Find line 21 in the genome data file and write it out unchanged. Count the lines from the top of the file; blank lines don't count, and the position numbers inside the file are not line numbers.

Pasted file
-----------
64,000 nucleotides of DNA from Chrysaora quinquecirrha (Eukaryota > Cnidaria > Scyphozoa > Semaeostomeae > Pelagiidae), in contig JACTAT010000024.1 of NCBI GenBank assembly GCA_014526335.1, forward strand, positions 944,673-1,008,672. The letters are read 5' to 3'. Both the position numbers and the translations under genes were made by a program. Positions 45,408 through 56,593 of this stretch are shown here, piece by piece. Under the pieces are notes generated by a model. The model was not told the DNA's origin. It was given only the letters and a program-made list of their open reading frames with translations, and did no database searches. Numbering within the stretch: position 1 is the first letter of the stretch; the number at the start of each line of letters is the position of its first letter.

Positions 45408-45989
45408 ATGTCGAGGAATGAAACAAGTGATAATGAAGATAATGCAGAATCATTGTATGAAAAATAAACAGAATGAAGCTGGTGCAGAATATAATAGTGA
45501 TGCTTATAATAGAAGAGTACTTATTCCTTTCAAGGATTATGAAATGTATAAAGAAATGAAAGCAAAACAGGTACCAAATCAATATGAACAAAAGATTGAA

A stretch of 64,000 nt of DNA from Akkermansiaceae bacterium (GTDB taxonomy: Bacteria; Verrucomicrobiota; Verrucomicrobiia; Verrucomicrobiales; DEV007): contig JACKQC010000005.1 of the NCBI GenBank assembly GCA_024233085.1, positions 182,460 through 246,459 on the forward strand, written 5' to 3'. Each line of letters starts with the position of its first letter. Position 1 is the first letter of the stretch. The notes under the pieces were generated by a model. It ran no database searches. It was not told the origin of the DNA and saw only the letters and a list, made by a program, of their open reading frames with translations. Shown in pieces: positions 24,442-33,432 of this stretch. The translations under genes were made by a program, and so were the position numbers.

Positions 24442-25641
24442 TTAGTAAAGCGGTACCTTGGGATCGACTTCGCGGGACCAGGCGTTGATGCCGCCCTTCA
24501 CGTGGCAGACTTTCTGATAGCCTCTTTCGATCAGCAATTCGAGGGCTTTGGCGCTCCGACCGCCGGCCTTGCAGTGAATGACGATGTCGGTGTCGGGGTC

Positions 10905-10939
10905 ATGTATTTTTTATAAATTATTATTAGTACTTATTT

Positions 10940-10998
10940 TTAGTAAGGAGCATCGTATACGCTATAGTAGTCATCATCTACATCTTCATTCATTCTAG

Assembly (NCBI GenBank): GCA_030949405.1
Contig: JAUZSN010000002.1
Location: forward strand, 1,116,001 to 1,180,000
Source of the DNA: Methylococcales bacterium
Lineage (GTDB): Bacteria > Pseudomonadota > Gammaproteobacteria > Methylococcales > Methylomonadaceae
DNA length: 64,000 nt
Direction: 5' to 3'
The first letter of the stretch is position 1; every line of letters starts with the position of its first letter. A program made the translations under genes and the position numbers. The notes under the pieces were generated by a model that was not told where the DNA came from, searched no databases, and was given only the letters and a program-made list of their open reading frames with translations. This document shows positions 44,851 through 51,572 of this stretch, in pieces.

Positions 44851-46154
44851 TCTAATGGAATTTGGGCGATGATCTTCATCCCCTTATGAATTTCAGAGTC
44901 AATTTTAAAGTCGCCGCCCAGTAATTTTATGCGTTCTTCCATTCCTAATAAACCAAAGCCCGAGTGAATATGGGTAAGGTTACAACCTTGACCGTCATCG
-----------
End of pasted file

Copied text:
Positions 44851-46154